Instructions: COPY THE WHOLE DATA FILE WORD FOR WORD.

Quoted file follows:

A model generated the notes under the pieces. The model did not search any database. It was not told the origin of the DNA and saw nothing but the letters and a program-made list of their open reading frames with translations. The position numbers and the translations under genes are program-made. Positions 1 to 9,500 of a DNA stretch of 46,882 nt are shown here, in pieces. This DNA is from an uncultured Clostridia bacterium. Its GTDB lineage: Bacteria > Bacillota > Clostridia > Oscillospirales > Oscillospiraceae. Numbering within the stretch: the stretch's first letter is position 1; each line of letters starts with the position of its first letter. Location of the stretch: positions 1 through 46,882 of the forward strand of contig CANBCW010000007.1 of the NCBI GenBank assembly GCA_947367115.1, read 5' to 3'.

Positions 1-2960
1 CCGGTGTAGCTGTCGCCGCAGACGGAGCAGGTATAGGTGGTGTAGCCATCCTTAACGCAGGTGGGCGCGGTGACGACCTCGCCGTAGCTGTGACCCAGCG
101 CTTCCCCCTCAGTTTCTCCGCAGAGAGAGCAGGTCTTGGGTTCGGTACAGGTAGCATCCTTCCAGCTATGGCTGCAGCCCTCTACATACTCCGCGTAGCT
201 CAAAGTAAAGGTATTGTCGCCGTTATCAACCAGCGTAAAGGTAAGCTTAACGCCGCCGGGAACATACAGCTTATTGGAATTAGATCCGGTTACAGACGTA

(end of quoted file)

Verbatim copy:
A model generated the notes under the pieces. The model did not search any database. It was not told the origin of the DNA and saw nothing but the letters and a program-made list of their open reading frames with translations. The position numbers and the translations under genes are program-made. Positions 1 to 9,500 of a DNA stretch of 46,882 nt are shown here, in pieces. This DNA is from an uncultured Clostridia bacterium. Its GTDB lineage: Bacteria > Bacillota > Clostridia > Oscillospirales > Oscillospiraceae. Numbering within the stretch: the stretch's first letter is position 1; each line of letters starts with the position of its first letter. Location of the stretch: positions 1 through 46,882 of the forward strand of contig CANBCW010000007.1 of the NCBI GenBank assembly GCA_947367115.1, read 5' to 3'.

Positions 1-2960
1 CCGGTGTAGCTGTCGCCGCAGACGGAGCAGGTATAGGTGGTGTAGCCATCCTTAACGCAGGTGGGCGCGGTGACGACCTCGCCGTAGCTGTGACCCAGCG
101 CTTCCCCCTCAGTTTCTCCGCAGAGAGAGCAGGTCTTGGGTTCGGTACAGGTAGCATCCTTCCAGCTATGGCTGCAGCCCTCTACATACTCCGCGTAGCT
201 CAAAGTAAAGGTATTGTCGCCGTTATCAACCAGCGTAAAGGTAAGCTTAACGCCGCCGGGAACATACAGCTTATTGGAATTAGATCCGGTTACAGACGTA